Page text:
The platform is the expensive but agile DEW98, shared with the Jaguar S-Type and Ford Thunderbird. What this car lacks in power, it makes up for in handling. The only other American car at the time that could touch the LS in handling would have been the Corvette and Viper. Cornering is tight with no body roll and the LS stays level and composed under hard acceleration or braking. Steering is crisp and the car is very composed under high speeds. It's really a shame Ford abandoned this platform for non-Jaguar cars, because this one one of the best handling sedans on the road at the time and helped inspire development of the Cadillac CTS.

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Inside the cabin, the materials are high quality considering what was being placed in American cars around the dawn of the new Millennium. The dash and door plastics are slightly spongy, with harder plastic being located on the underside of the dash. The glove box is fairly solid and heavy. The storage compartment and arm rest has real leather padding on top, and the seats are also a very high quality leather (nicer than most modern leather seats I have sat in such as the BMW 5-series and Lexus GS). The shifter and steering wheel have real burled walnut wood, while the rest of the trim is plood. The burled walnut shifter was an option. There are no rattles and squeaks after 80,000 miles, and the cabin is very quiet inside. The doors are heavy and close with a solid thud. The cheapness shines through with the instrument cluster and center console radio, both which feature old Ford tech and 80's era green lighting. But overall, the interior is solid and well put-together with decent quality materials.

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Front legroom is ample for a 6'-4" driver like myself. Rear passengers also have a decent amount of legroom due to the opera style seating that raises them up a few inches above passengers in the front seats. Headroom is also abundant, and at 73.5 wide, it is only four inches short of a Crown Victoria so there is plenty of room to wiggle about. The LS also has a folding rear seat that allows for transportation of longer objects. in the trunk. The trunk is also fairly large.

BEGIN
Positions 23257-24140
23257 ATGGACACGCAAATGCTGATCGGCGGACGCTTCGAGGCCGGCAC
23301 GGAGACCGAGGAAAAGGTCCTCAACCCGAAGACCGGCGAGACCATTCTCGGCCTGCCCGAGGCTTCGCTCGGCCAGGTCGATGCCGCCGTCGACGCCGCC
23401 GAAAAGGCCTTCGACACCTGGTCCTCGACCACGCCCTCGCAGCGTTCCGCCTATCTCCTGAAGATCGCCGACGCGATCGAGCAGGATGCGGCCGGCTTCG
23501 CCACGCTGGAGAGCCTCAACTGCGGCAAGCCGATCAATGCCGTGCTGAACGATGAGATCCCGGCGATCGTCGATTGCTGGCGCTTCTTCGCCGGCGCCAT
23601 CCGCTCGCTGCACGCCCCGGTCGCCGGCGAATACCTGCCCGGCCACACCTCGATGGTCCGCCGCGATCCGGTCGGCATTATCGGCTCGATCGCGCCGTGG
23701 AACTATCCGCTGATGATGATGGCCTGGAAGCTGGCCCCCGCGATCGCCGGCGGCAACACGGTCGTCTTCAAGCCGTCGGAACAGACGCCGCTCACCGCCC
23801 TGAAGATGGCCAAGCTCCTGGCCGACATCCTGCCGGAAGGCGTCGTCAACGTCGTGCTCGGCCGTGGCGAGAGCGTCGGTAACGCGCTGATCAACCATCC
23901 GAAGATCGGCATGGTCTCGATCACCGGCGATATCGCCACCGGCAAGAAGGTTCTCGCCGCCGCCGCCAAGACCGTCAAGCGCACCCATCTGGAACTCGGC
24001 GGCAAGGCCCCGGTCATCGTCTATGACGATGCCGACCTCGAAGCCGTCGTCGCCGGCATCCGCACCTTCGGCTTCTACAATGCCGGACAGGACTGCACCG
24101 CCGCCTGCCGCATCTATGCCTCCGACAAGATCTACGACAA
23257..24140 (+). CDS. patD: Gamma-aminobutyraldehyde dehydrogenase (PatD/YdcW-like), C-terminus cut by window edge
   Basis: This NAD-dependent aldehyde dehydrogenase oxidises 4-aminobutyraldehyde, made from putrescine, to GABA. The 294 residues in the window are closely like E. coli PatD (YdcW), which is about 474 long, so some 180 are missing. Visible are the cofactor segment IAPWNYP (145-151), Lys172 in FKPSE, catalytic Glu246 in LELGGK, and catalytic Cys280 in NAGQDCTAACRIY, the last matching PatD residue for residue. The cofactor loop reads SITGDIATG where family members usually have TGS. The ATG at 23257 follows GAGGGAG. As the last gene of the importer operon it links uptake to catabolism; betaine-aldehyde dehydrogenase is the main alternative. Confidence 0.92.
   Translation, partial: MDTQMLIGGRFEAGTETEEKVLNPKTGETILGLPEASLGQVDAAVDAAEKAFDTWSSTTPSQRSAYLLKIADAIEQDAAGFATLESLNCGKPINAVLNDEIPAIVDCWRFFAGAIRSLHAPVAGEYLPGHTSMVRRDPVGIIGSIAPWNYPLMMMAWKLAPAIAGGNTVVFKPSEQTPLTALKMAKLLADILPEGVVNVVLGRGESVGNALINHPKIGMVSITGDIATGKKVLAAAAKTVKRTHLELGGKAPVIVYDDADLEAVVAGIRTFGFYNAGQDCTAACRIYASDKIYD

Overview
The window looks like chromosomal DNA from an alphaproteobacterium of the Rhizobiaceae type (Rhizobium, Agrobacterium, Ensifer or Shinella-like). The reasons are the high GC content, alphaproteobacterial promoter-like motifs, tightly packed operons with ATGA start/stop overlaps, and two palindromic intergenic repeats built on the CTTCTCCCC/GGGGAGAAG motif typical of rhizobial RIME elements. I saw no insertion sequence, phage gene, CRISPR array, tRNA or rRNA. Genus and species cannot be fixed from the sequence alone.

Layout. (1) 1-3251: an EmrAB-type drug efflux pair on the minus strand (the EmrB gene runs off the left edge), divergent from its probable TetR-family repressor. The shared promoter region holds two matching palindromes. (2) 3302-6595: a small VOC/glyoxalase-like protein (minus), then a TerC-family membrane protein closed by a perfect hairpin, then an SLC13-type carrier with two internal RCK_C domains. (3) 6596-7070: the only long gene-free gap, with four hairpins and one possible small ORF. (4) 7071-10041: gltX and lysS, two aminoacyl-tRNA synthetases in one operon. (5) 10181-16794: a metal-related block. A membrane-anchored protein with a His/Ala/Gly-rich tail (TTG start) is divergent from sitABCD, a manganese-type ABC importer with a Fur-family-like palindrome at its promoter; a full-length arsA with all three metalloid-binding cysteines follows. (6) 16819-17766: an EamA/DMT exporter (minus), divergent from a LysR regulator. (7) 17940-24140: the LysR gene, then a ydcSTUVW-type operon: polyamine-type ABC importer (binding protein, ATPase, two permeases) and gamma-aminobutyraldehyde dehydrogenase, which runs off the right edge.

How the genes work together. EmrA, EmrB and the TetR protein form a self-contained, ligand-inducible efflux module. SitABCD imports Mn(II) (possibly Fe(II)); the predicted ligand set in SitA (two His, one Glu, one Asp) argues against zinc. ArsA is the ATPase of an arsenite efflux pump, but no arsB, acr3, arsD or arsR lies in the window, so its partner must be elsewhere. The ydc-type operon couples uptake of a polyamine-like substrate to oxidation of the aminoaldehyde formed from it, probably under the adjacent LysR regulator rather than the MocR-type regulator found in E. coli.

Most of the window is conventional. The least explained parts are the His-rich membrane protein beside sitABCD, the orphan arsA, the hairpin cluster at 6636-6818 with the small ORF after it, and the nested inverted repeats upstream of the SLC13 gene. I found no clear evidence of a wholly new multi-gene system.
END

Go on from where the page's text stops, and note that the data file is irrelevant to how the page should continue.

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The LS V8 has all standard power features, plus a power tilting and telescoping steering wheel, and 8-way power seats. When the door is opened, the steering wheel automatically tilts up to the highest position to allow easy entry. The front seats also have a memory seating function, which includes two settings that can be saved and activated via buttons on the door. The LS has automatic headlights, heated side mirrors, a power dimming rearview mirror, rain-sensing wipers, front and side airbags, and a valet key system that only works on the doors and ignition. The instrument cluster has a readout that displays instant fuel economy, miles left of fuel, and percentages for oil life, air filter life, and other statistics. The readout is activated with buttons located above the radio. In the glove box is a 6-disc CD changer that is about the size of a dual-album Led Zeppelin Greatest Hits CD case. It's easily removed with a push of a button and packs in six CD's (although it won't read CD-R's or MP3 CD's). The traction control button is located on the center console next to the cupholders, and is turned on automatically every time the car is started. The LS also has Ford's annoying "Belt-Minder" chime, but I always use a seat belt so this never a problem. One final downside is that storage is very limited in this car; the arm rest storage can only hold about 5 CD's, and there is not much space under the seats or in the glove box to store items.